As many as one million people flooded into Washington for a massive rally organised by conservatives claiming that President Obama is driving America towards socialism.
The size of the crowd - by far the biggest protest since the president took office in January - shocked the White House.
Demonstrators massed outside Capitol Hill after marching down Pennsylvania Avenue waving placards and chanting 'Enough, enough'.
In recent years, a number of pro-free-market think tanks and taxpayer associations have been formed in France, and their effectiveness and impact clearly are increasing. These groups include Institut Economique Molinari, the Institute for Economic Studies-Europe, Institut de Formation Politique, Contribuables Associes (French Taxpayers Association), etc.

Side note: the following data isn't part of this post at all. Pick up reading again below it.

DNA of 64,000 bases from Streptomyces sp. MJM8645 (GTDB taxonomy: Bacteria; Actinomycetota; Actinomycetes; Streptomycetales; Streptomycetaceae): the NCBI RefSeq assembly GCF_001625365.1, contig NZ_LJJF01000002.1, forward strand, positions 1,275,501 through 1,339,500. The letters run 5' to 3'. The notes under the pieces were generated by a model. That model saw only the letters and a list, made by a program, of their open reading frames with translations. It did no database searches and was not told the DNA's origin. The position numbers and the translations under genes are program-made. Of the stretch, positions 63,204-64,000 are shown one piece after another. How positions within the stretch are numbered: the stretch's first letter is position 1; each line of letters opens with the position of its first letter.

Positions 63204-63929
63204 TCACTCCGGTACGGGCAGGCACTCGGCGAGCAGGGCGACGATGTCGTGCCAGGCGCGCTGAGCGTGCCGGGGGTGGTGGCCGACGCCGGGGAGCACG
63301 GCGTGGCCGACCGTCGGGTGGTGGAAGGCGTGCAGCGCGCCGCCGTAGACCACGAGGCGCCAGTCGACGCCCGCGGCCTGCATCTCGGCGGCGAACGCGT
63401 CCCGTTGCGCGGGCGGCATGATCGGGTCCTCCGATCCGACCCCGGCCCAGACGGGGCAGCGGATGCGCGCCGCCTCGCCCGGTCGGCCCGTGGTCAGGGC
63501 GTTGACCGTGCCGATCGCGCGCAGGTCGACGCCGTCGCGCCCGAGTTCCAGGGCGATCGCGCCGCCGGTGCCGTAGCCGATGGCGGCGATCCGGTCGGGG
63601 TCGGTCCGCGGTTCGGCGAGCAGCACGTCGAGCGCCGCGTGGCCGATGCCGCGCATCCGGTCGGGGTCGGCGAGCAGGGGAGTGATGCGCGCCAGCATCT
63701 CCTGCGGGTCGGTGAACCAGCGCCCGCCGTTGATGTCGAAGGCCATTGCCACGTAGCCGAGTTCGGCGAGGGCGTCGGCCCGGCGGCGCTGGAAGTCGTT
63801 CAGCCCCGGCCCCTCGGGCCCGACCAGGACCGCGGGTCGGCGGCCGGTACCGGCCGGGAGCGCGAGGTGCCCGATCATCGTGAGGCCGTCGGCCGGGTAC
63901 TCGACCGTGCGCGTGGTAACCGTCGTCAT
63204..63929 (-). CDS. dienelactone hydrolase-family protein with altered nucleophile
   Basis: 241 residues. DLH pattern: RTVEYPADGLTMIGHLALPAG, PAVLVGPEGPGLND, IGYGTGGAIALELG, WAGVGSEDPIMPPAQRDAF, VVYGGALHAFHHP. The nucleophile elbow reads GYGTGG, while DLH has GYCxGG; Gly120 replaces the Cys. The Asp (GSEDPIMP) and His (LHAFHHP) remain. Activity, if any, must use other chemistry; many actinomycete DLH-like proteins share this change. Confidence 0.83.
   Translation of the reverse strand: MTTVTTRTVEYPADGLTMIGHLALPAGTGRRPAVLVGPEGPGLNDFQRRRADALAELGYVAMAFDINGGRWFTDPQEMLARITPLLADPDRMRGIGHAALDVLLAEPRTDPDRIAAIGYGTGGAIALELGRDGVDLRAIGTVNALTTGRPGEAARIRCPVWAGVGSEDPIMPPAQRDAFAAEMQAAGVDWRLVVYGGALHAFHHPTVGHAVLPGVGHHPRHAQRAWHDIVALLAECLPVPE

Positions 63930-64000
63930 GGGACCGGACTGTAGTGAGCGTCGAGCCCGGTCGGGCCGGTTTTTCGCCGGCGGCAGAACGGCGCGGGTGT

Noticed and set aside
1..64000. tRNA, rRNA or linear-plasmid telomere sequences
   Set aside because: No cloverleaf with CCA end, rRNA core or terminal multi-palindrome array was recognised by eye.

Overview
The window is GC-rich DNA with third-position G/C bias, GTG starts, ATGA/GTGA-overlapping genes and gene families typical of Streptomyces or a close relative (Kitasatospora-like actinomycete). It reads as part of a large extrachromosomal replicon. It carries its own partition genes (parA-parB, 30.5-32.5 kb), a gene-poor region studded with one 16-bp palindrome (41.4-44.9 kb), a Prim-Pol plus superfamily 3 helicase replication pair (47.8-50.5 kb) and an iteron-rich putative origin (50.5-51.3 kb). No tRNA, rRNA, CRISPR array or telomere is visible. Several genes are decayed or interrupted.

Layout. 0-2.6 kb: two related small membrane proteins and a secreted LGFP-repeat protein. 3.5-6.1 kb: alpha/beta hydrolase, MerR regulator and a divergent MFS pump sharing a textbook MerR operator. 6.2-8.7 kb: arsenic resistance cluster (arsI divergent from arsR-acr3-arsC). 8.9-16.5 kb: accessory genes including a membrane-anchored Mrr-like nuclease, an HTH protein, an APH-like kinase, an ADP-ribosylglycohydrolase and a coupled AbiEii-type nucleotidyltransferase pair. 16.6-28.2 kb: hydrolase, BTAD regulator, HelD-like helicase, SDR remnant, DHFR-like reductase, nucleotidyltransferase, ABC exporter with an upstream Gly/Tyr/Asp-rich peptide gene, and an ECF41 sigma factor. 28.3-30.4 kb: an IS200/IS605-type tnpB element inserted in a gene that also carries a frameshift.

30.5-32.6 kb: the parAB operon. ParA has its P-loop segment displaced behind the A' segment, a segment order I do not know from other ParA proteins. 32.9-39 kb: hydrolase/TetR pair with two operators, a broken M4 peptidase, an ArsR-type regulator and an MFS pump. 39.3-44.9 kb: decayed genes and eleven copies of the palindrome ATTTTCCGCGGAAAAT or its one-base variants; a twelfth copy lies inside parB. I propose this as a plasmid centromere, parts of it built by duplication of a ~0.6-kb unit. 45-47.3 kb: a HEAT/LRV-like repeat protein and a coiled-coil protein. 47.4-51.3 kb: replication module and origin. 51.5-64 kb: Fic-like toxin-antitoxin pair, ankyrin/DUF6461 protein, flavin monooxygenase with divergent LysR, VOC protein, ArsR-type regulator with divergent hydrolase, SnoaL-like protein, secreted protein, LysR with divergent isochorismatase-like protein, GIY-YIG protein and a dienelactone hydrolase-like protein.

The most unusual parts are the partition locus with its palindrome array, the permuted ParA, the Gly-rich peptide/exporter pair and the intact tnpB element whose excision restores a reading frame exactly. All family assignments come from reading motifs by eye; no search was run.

In part because of their efforts, France has sharply reduced its corporate income-tax rate so it is lower than the U.S. rate. France also has been reducing its individual tax rates so that many Frenchmen now pay a lower maximum tax rate than do the taxpayers of New York, California and many other states.
If the tax-rate increases proposed by the Obama administration and the Democratic Congress are passed into law, all upper-income Americans will be paying higher personal tax rates than the wealthy in France.
BOOKS do not sell themselves: that is what films are for. “The Reader”, the book that inspired the Oscar-winning film, has shot up the bestseller lists. Another recent publishing success, however, has had more help from Washington, DC, than Hollywood. That book is Ayn Rand’s “Atlas Shrugged”.
Reviled in some circles and mocked in others, Rand’s 1957 novel of embattled capitalism is a favourite of libertarians and college students. Lately, though, its appeal has been growing. According to data from TitleZ, a firm that tracks bestseller rankings on Amazon, an online retailer, the book’s 30-day average Amazon rank was 127 on February 21st, well above its average over the past two years of 542. On January 13th the book’s ranking was 33, briefly besting President Barack Obama’s popular tome, “The Audacity of Hope”.